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The '20 Draft: Linebackers


JACKSONVILLE – Isaiah Simmons makes evaluating this year's draft tricky.

It's not so much that it's hard to know if Simmons is the 2020 NFL Draft's best linebacker as much as it's hard to know if he's a linebacker at all. Or a safety. Or a cornerback. Or a nickel corner. Or even a defensive end. Or …

Whatever Simmons is – and when evaluating the draft, many consider the Clemson University hybrid a linebacker – there's little question he's one of the draft's best prospects.

"If he's a linebacker, he's obviously Linebacker One," CBS NFL Draft analyst Ryan Wilson said of Simmons recently.

Why the "confusion" when it comes to Simmons? Because he played pretty much every position in college except defensive tackle. Asked his position at the 2020 NFL Scouting Combine in Indianapolis in late February, Simmons famously replied: "Defense."

If Simmons is indeed linebacker, he heads the class at a position most analysts don't see as particularly deep in this year's draft. It's also a position not seen as a pressing need for the Jaguars, though they could address depth and special teams there.

Still, because of his versatility and playmaking ability, Simmons has been mocked to the Jaguars by many analysts at No. 9 overall in Round 1.

Simmons is talented enough that NFL Network draft analyst Daniel Jeremiah considers him an example of a changing NFL landscape, postulating that he may be the latest example of what he calls a "position-less game," with wide receivers playing multiple roles on offense and with hybrid players such as Simmons playing various roles outside traditional defensive concepts.

"He can do anything," Jeremiah said. "Whether you want to list him as a linebacker or safety, I know you plug him into that defensive scheme and week by week you can deploy him in different ways depending on what the strength of your opponent is. That's why he has so much value."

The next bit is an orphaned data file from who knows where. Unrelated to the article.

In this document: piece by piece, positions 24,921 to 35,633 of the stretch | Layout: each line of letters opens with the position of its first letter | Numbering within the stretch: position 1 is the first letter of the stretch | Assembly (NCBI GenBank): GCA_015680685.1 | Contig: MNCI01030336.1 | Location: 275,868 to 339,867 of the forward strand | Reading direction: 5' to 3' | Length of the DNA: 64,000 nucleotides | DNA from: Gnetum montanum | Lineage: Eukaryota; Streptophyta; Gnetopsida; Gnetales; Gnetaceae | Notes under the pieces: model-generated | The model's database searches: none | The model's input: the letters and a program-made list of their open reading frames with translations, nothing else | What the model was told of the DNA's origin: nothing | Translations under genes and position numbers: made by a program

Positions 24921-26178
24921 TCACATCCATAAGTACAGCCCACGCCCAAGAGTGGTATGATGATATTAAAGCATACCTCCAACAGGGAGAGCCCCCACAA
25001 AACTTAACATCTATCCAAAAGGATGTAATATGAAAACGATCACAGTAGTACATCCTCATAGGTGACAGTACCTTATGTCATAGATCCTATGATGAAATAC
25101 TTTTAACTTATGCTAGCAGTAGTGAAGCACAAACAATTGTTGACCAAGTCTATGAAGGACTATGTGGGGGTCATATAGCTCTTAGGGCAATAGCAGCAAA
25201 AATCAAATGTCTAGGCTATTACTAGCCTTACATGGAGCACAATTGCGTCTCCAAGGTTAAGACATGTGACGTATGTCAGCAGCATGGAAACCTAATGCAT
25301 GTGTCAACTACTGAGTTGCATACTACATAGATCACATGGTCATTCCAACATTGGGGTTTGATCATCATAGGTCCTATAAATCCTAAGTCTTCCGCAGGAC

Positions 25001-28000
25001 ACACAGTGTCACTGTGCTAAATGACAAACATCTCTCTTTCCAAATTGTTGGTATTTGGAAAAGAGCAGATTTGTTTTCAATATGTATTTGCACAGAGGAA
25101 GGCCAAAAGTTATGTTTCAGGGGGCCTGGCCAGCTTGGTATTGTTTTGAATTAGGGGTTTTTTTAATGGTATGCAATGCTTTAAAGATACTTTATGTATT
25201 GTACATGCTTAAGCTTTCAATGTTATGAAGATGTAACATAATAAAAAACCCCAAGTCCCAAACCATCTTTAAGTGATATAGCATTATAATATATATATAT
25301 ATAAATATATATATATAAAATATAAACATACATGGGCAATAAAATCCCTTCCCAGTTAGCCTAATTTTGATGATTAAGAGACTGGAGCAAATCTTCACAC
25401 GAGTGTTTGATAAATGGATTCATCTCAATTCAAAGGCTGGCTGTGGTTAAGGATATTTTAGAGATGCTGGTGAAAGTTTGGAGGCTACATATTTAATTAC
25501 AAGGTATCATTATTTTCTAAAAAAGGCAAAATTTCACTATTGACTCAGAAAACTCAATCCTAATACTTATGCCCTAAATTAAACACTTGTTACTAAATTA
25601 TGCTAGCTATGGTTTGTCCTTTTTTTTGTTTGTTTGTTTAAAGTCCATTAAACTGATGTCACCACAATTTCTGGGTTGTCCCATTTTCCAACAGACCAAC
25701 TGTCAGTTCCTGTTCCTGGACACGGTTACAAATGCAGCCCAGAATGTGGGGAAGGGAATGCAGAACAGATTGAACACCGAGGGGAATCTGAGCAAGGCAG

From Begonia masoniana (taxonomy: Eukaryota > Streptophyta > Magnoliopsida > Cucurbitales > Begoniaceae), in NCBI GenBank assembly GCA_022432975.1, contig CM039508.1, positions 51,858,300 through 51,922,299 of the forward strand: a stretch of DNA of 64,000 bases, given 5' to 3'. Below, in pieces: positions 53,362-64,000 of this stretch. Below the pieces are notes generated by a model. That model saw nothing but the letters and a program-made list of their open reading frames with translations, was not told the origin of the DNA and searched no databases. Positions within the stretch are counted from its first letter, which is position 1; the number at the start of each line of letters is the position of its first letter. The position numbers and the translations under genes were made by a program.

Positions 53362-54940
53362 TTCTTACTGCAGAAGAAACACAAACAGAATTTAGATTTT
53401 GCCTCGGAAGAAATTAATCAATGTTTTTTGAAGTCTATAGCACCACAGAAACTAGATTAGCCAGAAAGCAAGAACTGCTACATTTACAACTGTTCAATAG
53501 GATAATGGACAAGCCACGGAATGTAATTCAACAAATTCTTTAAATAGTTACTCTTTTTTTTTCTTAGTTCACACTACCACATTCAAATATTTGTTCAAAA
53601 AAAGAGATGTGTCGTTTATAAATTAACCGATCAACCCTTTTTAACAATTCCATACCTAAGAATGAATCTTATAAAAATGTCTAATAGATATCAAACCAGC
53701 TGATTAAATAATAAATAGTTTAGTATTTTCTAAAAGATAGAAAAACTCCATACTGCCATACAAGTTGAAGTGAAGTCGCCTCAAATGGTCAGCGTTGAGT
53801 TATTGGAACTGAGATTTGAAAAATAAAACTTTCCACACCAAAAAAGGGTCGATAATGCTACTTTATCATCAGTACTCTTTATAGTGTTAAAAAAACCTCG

NFL Media analyst Bucky Brooks called Simmons "unique" among the year's defensive prospects.

"You just don't see guys that can play inside/outside linebacker, free and strong safety, slot corner – he can do all that," Brooks said. "He's a playmaker. He's athletic. He can run around. He can make plays. The big thing for him is finding a defensive coordinator who knows exactly what do with him when they get him. That sometimes can be hard."

Simmons isn't the only potential impact linebacker in the draft. Patrick Queen of Louisiana State and Kenneth Murray of Oklahoma also are considered likely first-round selections.

"You better have linebackers that can run all day long and cover," Jeremiah said. "Queen and Murray are new-age, middle-of-the-field, sideline-to-sideline guys who are quick. They're similar types in terms of athleticism."

Brooks called Murray a "leader" with "great instincts" who can blitz and cover receivers, calling Queen "an athlete" who "came on like gangbusters" late this past season.

"He's fast and he's physical," Brooks said. "He's still figuring it out, but with his speed he's going to erase a lot of mistakes because he's so athletic and fast."


Isaiah Simmons, Clemson; Kenneth Murray, Oklahoma; Patrick Queen, Louisiana State; Zack Baun, Wisconsin.




Leon Jacobs (strongside), Joe Schobert (middle), Myles Jack (weak side), Quincy Williams, Dakota Allen, Austin Calitro, Joe Giles-Harris.


It would be a surprise if the Jaguars used one of their two first-round selections on this position, but perhaps they could see the versatile, talented Simmons as simply too much of a generational talent to pass. Barring such a decision, the Jaguars seem set enough at linebacker with the offseason signing of Joe Schobert at middle linebacker allowing them to move Myles Jack to what the team believes is his more natural position of weak-side linebacker. This appears a position the Jaguars could address for depth later in the draft, but it's not likely they select it early. Unless they just like Simmons too much to pass.


Would you take a linebacker ninth overall? Recent history says no but if we're talking about Simmons you would probably race the card with his name to the front of the room. Simmons can do it all and seems destined to be selected before the Jaguars pick. Thankfully, the adroit signing of Schobert to man the middle allows room to find a guy or two they like – though with Jack, Quincy Williams and Leon Jacobs there is talent and experience. We're assuming Jack goes to the weak side, where he is backed up by Williams, and that Jacobs or Cassius Marsh play on the strong side in base. But defense in today's game is primarily played in sub packages, so the club has a good nucleus. Mix in Austin Calitro, who played well last year, and you could see them pass on linebackers until undrafted free agency … unless a run on quarterbacks or offensive tackles cause Simmons to fall unexpectedly. And what are the odds of that?

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